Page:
Recent Developments in Louisiana Regarding Personal Injuries on Church Property or During Church Activities

A Louisiana court ruled that a church was liable for injuries sustained by a youth group member who was struck by a vehicle while crossing a busy street.

Church Law and Tax1998-11-01

Personal injuries – on church property or during church activities

Key point. Churches may be legally responsible for injuries that occur during youth trips as a result of negligent supervision.

A Louisiana court ruled that a church was liable for injuries sustained by a youth group member who was struck by a vehicle while crossing a busy street. This case is very instructive, and should be reviewed carefully. A church’s youth minister took a group of 37 teenagers and 4 adult chaperones to an out—of—town youth evangelism conference. Most attendees were high school age. After checking into their motel, the group went to a McDonald’s restaurant, which was located on a heavily traveled four—lane road. By then it was getting dark, although the area well lighted. The arrival of the youth group immediately crowded the McDonald’s, filling all serving lines. Some of the boys noticed a small pizza parlor in a strip mall across the street with apparently no waiting. Several of the boys in the group decided they would prefer to eat pizza without the wait. Three of the boys asked the youth minister if they could leave, cross the street, and get pizza. The minister said yes, and walked them to the street to make sure they crossed safely. He did not lead the boys to a nearby traffic light because he considered that more dangerous. Meanwhile, three younger boys decided they wanted pizza. They assumed it was okay for them to cross the street since they saw the other three older boys doing so. The younger boys exited the McDonald’s and ran across the street, passing the first group in the middle of the street in an effort to be first in line for pizza. One of the boys was “buzzed” by a speeding minivan when he was in the middle of the street. One of the members of the youth group was a 12—year—old boy with cerebral palsy (the “victim”). When he saw the other boys going to get pizza, he decided he was too hungry to wait at McDonald’s. He did not ask the youth minister or any of the chaperones for permission to leave; he just left the restaurant and started across the street, without stopping or looking. In the middle of the street, he saw headlights. He lifted his arm defensively and was knocked to the ground, sustaining serious injuries.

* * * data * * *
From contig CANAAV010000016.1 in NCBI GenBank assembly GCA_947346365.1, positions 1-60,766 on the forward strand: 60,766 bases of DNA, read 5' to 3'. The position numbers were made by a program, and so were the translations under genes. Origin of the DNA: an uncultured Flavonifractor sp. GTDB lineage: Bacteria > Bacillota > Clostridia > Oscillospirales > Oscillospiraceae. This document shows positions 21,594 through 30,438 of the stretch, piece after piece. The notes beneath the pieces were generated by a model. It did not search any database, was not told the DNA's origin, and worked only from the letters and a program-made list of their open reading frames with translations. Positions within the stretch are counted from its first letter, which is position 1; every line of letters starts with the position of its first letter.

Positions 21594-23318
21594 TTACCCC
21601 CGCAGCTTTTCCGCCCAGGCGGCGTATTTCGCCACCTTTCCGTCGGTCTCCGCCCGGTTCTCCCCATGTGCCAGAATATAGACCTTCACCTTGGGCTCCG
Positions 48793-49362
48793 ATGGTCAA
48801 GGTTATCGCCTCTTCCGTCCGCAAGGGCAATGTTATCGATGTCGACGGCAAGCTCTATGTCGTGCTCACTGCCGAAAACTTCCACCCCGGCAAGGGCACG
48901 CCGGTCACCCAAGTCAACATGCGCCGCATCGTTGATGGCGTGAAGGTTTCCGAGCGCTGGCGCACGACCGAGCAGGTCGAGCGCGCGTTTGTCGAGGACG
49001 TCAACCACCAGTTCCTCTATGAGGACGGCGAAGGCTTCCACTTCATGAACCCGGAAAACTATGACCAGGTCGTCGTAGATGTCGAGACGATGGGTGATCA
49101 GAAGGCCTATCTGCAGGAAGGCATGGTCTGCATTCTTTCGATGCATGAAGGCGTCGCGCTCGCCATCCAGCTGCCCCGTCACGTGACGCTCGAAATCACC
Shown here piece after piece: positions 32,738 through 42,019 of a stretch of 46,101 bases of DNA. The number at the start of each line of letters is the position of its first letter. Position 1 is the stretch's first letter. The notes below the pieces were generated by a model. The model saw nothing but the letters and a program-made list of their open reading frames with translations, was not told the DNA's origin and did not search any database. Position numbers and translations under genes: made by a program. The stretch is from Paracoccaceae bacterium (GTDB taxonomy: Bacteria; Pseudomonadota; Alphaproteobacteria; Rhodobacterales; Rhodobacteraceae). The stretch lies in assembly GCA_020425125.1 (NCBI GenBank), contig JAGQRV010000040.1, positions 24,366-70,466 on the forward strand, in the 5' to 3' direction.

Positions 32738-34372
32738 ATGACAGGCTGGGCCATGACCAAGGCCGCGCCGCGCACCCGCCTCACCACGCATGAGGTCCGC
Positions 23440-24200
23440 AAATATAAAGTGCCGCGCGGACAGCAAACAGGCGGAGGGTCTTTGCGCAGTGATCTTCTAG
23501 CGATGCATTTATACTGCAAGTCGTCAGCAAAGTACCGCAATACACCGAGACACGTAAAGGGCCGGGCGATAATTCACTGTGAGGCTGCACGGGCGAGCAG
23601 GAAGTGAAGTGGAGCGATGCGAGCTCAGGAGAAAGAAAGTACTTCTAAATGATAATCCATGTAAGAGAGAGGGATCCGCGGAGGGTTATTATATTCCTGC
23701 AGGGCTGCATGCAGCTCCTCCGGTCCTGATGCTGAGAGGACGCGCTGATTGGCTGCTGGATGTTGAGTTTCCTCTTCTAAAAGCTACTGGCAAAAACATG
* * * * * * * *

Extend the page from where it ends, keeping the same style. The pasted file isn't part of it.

The victim and his parents sued the youth minister and their church. They asserted that the accident had been caused by the negligent supervision of the event by the youth minister and church. Specifically, they claimed that the youth minister and the chaperones did not prevent the 12—year—old victim from leaving the group; they did not notice him going out the door, crossing the parking lot and proceeding across the street; and they did not escort the boys to the street to assure safe crossing, or lead them to the traffic light where the crossing would be safer. They also claimed that the youth minister and the adult chaperones made no plans for the boys to return safely to McDonald’s after they finished their pizza. In essence, they “abandoned” the boys across the street.

Negligence of the church and youth minister

A court ruled that the youth minister and church were guilty of negligent supervision. It observed:

Temporary custodians of children, such as school personnel and day care workers, are charged with the highest degree of care towards the children left in their custody, but are not insurers of the children’s safety; supervisors must follow a standard of care commensurate with the age of the children under the attendant circumstances. The duty does not require individual supervision of each child at all times and places. However, fairly close supervision is required when students take a walking trip across a major thoroughfare.